More Than Words can Tell - Using Multimodal Texts to Support Reading Comprehension of Literary Texts in English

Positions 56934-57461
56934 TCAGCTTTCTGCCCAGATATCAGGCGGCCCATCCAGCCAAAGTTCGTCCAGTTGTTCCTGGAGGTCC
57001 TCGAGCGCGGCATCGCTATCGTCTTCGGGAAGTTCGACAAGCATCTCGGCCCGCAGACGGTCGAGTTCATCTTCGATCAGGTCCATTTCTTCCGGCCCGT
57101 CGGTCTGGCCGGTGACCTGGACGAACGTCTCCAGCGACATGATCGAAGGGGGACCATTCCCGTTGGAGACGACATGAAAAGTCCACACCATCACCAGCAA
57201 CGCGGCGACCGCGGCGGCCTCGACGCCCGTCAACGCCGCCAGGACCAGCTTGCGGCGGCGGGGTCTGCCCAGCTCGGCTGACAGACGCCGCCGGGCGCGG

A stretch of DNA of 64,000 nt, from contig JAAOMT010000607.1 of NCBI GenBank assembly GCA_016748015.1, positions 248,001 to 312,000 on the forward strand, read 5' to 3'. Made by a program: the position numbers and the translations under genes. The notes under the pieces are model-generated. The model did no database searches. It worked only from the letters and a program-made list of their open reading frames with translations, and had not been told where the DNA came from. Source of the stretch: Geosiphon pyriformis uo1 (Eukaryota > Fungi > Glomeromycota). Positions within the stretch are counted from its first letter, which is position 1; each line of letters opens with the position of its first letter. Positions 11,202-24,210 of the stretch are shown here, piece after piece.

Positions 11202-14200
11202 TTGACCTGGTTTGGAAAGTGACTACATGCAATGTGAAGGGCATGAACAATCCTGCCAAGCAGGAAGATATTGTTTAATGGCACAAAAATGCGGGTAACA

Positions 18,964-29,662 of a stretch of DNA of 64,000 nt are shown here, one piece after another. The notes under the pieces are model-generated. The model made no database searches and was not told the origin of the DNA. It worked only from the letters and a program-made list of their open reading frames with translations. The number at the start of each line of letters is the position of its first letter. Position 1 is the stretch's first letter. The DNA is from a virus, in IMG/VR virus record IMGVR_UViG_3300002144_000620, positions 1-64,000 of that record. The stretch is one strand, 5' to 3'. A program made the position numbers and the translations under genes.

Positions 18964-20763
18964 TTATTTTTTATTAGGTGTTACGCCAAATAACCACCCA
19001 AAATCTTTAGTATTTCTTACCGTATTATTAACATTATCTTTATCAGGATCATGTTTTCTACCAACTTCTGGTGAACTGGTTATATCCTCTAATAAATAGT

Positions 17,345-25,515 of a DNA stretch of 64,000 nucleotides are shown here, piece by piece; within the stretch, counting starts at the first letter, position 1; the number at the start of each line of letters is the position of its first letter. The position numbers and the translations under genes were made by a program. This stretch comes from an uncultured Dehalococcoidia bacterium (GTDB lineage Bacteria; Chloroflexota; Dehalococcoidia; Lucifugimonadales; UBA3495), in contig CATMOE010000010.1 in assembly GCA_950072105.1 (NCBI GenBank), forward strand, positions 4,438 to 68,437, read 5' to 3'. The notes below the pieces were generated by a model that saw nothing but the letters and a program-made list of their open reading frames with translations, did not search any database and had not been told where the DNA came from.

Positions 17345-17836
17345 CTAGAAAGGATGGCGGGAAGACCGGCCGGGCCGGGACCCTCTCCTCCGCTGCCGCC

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This thesis explores the possibilities of multimodality in supporting text comprehension of literary texts in language learning of the L2. While multimodal texts offer multiple ways of meaning making that sometimes go beyond the written text, I have focussed on multimodal expressions that mirror the context of a given text. I conducted an empirical study with 114 students (grade 9; 13-14 years) in two schools in Trondheim, Norway. The material I used consisted of three literary texts (excerpts from Penguin Readers books adapted for the age group) for which the supported by illustrations and audio files was systematically varied in an experimental design. The students carried out a standardized reading test (Hodder reading test) in a first session to establish different levels of reading proficiency, before they took the main reading comprehension test which included the multimodal text expressions in a second session, about 1-2 weeks later. In addition, their personal experience of support by the multimodal expressions was measured in a questionnaire. Differences between the different versions of the texts were analysed by chi-square tests, analyses of variance, and analyses of covariance. The reading proficiency test proved to be a good indicator for successful understanding of the literary texts. The different modalities seem to support reading comprehension, but the effects appear to depend partly on the students’ level of reading proficiency and fatigue. The results are interpreted in the light of cognitive theory of multimedia learning and dual coding theory.